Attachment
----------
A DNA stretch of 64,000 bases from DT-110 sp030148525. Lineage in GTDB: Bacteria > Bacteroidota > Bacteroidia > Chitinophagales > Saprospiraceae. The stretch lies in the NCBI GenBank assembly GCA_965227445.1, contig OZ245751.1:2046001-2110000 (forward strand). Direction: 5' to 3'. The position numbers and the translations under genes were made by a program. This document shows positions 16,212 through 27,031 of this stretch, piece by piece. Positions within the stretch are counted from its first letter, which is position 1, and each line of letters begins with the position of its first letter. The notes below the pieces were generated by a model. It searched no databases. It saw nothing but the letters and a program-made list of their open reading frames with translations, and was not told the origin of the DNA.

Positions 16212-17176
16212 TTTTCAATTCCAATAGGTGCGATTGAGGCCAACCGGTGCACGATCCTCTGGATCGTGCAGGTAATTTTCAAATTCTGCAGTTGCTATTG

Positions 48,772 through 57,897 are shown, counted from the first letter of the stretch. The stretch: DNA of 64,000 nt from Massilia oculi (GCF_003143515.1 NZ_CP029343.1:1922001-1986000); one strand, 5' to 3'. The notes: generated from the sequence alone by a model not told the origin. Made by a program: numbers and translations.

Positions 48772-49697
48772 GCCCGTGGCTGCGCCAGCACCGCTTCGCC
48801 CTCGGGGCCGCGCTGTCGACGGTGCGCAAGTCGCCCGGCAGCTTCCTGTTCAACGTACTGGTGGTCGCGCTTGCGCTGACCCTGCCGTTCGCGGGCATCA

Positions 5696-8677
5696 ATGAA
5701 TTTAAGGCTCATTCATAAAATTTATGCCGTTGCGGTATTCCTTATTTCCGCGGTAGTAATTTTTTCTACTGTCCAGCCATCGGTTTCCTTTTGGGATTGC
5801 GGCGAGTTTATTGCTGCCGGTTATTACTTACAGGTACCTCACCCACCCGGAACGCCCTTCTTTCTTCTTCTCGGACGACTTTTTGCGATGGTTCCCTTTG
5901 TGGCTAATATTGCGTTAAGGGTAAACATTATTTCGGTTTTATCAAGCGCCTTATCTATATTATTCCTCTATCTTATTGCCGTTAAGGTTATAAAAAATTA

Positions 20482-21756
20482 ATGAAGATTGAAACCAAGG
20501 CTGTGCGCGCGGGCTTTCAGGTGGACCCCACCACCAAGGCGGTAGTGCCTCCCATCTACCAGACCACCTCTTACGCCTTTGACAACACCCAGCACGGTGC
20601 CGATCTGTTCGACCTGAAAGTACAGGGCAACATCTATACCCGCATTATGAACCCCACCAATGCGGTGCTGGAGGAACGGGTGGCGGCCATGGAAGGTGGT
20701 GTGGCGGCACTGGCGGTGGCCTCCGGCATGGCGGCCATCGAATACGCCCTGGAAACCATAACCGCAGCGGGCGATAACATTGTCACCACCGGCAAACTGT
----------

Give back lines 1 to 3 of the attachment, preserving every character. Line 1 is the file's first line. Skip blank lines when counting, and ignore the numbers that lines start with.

A DNA stretch of 64,000 bases from DT-110 sp030148525. Lineage in GTDB: Bacteria > Bacteroidota > Bacteroidia > Chitinophagales > Saprospiraceae. The stretch lies in the NCBI GenBank assembly GCA_965227445.1, contig OZ245751.1:2046001-2110000 (forward strand). Direction: 5' to 3'. The position numbers and the translations under genes were made by a program. This document shows positions 16,212 through 27,031 of this stretch, piece by piece. Positions within the stretch are counted from its first letter, which is position 1, and each line of letters begins with the position of its first letter. The notes below the pieces were generated by a model. It searched no databases. It saw nothing but the letters and a program-made list of their open reading frames with translations, and was not told the origin of the DNA.

Positions 16212-17176
16212 TTTTCAATTCCAATAGGTGCGATTGAGGCCAACCGGTGCACGATCCTCTGGATCGTGCAGGTAATTTTCAAATTCTGCAGTTGCTATTG